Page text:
Well here we are – the last excerpt from 20 business stories.
One thing I have learned is that you should START with the exit strategy. Because it determines how you set the thing up in the first place. 2 of the people that small business owners read a lot are Michael Gerber of the E-Myth and Robert Kiyosaki aka Rich Dad. However in all the wishful thinking and dreaming the core messages get lost.
Gerber’s is that you should be building a sausage machine to deliver whatever it is you want to produce. Work on the business not in it means that you need to build systems. This is not to everyone’s taste but as I’ve said before – if you haven’t got someone on board at senior level who likes doing this – you’re going nowhere. Kiyosaki’s main insight is that you grow by getting enough capital gains under your belt to buy an income stream.
Businesses are income streams – so if you want to be successful you need to think about what you’re doing in those terms. Just to remind us here is a diagram we looked at earlier. Businesses produce income which after you’ve taken off the expenses give you profits you can spend or invest.
So if you want to sell your business on or get additional investors you will need to get it into a condition where it is a self running income stream. We talked about how to track the growth of value in the business earlier on. However where you go with it depends on what you want do with it.
Basically do you want a capital gain or do you want a pension?
When we set this business current business up, our view was that we wanted to set up a system that we could carry on running indefinitely as we get older and feebler. We called it pro-tirement. We arranged our affairs so that we had some money in the stock market, some property, a business to sell and a business to hang on to for the pension.
In our 6th year it looks slightly different. The expansion of http://www.plants4presents.co.uk has meant that not only have we acquired a 2 acre glass nursery (currently growing organic veg) but our daughter and my sister are now shareholders and members of the board. Getting the bank loan to buy the place was as dependent on us having a strong team with continuity as it was with the figures in the plan. So indenturing the kids turns out to be an additional exit strategy to add to the others.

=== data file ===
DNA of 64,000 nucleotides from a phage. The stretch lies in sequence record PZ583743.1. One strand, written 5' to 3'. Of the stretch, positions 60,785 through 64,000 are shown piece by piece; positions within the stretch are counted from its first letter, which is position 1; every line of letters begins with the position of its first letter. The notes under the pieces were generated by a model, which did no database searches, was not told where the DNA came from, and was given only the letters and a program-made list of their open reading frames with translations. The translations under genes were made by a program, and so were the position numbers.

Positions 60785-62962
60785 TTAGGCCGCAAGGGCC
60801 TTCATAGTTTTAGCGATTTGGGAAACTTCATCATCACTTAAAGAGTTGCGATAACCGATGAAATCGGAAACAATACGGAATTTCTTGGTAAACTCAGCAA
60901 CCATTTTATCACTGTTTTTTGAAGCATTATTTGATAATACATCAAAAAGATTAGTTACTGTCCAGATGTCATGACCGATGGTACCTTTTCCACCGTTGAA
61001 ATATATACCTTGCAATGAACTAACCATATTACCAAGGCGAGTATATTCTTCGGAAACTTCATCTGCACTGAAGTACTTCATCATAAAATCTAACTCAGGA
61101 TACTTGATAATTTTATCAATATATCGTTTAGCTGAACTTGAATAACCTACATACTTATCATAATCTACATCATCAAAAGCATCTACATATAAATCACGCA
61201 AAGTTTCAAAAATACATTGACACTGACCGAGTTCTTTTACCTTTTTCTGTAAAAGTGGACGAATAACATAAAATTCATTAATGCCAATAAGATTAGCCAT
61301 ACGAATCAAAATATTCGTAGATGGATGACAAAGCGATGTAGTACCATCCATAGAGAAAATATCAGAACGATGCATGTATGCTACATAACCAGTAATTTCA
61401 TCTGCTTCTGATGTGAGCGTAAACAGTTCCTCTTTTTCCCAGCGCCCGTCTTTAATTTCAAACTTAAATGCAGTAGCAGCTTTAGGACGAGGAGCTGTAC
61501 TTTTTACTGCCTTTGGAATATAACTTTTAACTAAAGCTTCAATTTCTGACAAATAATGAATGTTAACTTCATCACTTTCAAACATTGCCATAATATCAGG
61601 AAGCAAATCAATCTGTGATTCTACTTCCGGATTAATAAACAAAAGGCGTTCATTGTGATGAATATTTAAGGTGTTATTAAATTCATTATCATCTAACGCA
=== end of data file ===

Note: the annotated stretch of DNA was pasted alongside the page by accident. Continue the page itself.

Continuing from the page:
Along the way we bought a business that sells biological controls (ladybird larvae to eat aphids and nematodes to eat slugs) mail order. We were offered it by one of our suppliers and after a bit of haggling we acquired it for 3 times the net annual profit – a fairly widespread rule of thumb for buying or selling businesses.
So if you want to sell your business for cash – you need to demonstrate it’s sustainably profitable. Chances you will have to earn out – continue working for some time – 6 months to 2 years is usual – to ensure you haven’t left any nasty surprises in the woodwork.
Just remember businesses have a finite life-span – taking the money when it’s offered may give you the chance to move on. I had some-one interested in Ai Systems once – but I knew better and ignored it. A real entrepreneur will always be looking for opportunities to cash out.
Finally if you are seriously going for growth you can take the business public. This will however eat a lot of your life and probably involve 2 or 3 rounds of venture finance. It can’t be done organically. However once you get into the swing of it it’s possible to make serious money.
There is no right or wrong. It depends on who you are, your attitude to money, security and status and what you value in life.
It also depends on where you are in your life. As a couple around 60 with our kids through University our attitudes to what we want to do are different from someone of 40 with kids they need to put through private education. We can afford to be more experimental in our approach.
The joy of business is you can use it as a vehicle to live your life on your own terms. Sometimes of course you may have to work harder than you planned. And it may not work – the customers might not want what you have to offer.
But as long as you stay afloat you can always start again next week and have another crack at getting it right – or at least fine tune the model.